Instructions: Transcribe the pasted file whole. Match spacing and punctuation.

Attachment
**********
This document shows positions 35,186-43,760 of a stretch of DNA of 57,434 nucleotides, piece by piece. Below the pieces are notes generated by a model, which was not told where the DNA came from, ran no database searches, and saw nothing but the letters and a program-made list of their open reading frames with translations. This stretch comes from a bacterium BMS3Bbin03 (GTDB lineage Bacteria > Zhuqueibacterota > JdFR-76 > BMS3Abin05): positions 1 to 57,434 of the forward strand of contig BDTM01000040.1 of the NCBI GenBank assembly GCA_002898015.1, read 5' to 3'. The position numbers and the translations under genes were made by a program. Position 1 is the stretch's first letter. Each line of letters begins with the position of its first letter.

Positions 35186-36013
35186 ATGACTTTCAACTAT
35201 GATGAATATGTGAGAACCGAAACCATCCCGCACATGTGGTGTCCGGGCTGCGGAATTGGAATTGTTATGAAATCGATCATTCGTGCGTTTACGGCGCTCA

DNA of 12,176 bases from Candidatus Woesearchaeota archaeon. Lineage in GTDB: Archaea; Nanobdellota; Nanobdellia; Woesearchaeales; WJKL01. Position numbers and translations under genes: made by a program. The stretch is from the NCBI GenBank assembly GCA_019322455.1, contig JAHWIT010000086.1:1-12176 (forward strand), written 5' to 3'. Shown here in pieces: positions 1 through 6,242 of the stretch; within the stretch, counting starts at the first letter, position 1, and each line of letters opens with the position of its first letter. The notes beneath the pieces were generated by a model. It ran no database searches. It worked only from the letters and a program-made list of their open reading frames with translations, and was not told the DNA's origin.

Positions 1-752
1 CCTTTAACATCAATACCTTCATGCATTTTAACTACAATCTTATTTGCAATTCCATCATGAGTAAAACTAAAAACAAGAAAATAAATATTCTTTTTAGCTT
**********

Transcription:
This document shows positions 35,186-43,760 of a stretch of DNA of 57,434 nucleotides, piece by piece. Below the pieces are notes generated by a model, which was not told where the DNA came from, ran no database searches, and saw nothing but the letters and a program-made list of their open reading frames with translations. This stretch comes from a bacterium BMS3Bbin03 (GTDB lineage Bacteria > Zhuqueibacterota > JdFR-76 > BMS3Abin05): positions 1 to 57,434 of the forward strand of contig BDTM01000040.1 of the NCBI GenBank assembly GCA_002898015.1, read 5' to 3'. The position numbers and the translations under genes were made by a program. Position 1 is the stretch's first letter. Each line of letters begins with the position of its first letter.

Positions 35186-36013
35186 ATGACTTTCAACTAT
35201 GATGAATATGTGAGAACCGAAACCATCCCGCACATGTGGTGTCCGGGCTGCGGAATTGGAATTGTTATGAAATCGATCATTCGTGCGTTTACGGCGCTCA

DNA of 12,176 bases from Candidatus Woesearchaeota archaeon. Lineage in GTDB: Archaea; Nanobdellota; Nanobdellia; Woesearchaeales; WJKL01. Position numbers and translations under genes: made by a program. The stretch is from the NCBI GenBank assembly GCA_019322455.1, contig JAHWIT010000086.1:1-12176 (forward strand), written 5' to 3'. Shown here in pieces: positions 1 through 6,242 of the stretch; within the stretch, counting starts at the first letter, position 1, and each line of letters opens with the position of its first letter. The notes beneath the pieces were generated by a model. It ran no database searches. It worked only from the letters and a program-made list of their open reading frames with translations, and was not told the DNA's origin.

Positions 1-752
1 CCTTTAACATCAATACCTTCATGCATTTTAACTACAATCTTATTTGCAATTCCATCATGAGTAAAACTAAAAACAAGAAAATAAATATTCTTTTTAGCTT